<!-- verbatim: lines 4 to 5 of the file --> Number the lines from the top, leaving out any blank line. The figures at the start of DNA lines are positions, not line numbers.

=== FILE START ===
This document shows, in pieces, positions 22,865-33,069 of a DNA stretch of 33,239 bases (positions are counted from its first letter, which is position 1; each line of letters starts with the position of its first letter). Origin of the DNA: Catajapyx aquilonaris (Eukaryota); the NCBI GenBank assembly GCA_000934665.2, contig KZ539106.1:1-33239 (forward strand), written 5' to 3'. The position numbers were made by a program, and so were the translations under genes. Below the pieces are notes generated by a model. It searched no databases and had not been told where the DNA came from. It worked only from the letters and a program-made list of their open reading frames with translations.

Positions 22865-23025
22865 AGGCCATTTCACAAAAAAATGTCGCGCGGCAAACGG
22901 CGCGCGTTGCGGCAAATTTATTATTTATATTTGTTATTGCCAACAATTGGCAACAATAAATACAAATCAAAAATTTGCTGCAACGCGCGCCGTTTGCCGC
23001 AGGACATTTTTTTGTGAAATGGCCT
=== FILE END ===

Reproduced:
22901 CGCGCGTTGCGGCAAATTTATTATTTATATTTGTTATTGCCAACAATTGGCAACAATAAATACAAATCAAAAATTTGCTGCAACGCGCGCCGTTTGCCGC
23001 AGGACATTTTTTTGTGAAATGGCCT